I cry because I cringe when I see the sorry state of a nation that has abandoned her values. A country in pain painted with the blood of the innocent, our tears thicker than the blood in our veins.
The body of the able young soldier, gutted by the fire of a woman in a gutter, wounding the womb that begat him and hurting the heart that hailed him as a hero. A young heart, broken but not crushed because it is stronger than the men who murdered her hero.
Insane politicians with insensitive political lunacy, will insinuate a political agenda but ignorant as they are, let’s ignore them to lick their wounds like dogs chained to the past with a dogmatic belief that this pain will give them political advantage.
In my days, there were no lynching squads lurking on the lanes to lick me up like fire that licks up the straw. At midnight I meandered my way through stray dogs and my mother had no worries about mobsters; her only worry like a typical African woman, were the witches of the night. Back then, even the witches were friendlier than the lynching squads on our streets today.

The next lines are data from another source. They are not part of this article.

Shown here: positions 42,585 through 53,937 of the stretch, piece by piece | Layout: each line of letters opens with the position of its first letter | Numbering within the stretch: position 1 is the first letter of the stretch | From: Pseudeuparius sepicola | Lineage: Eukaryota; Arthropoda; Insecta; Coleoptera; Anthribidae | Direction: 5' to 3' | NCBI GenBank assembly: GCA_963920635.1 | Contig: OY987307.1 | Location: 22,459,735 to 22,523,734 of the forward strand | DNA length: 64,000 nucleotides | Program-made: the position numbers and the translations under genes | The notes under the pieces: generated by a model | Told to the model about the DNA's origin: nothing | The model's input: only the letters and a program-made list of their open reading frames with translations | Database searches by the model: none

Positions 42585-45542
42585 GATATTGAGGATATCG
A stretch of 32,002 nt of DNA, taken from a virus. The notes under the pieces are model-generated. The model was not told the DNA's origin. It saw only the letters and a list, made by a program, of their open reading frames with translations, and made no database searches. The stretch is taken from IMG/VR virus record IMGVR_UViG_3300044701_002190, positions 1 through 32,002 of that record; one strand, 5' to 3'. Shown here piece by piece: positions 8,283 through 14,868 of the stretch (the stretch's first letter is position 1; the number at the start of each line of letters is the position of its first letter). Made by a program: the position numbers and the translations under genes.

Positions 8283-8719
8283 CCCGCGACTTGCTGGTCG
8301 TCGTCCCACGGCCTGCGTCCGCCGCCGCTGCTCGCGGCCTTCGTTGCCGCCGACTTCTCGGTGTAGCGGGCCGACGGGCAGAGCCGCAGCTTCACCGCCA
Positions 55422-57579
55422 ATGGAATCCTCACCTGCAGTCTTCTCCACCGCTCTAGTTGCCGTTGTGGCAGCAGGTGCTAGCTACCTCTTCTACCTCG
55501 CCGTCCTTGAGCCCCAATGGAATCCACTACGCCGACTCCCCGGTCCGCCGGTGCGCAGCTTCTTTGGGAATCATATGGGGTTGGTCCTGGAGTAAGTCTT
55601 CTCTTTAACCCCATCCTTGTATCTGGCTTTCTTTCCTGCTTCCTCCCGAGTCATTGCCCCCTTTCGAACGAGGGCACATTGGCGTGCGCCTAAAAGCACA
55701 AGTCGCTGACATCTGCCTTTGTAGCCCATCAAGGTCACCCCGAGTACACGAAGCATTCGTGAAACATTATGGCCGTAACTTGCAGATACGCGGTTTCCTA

From Tumu to Dixcove the bodies of wretched old women littered the dusty road of our villages lynched by the lynching squad, who accused them of witchcraft. They wailed in their hamlets and cried for help but the city dwellers ignored them.
From Samiabone to Aflao, the bodies of young men lie lifeless in the scorching sun accused of robbery they probably did not commit. They fought back but we failed them.
The conscience of an unconscious country is finally awoken. A sacrificial lamb led to the slaughter but his blood is crying for justice for those we failed. Once a soldier always a soldier. Even in death, the soldier keeps fighting for freedom and justice.
Our tears must bring justice to him, less we cry like crocodiles.
“Righteousness exalteth a nation: but sin is a reproach to any people.” Proverbs 14:34 (KJV)
By: Bishop Gideon Titi-Ofei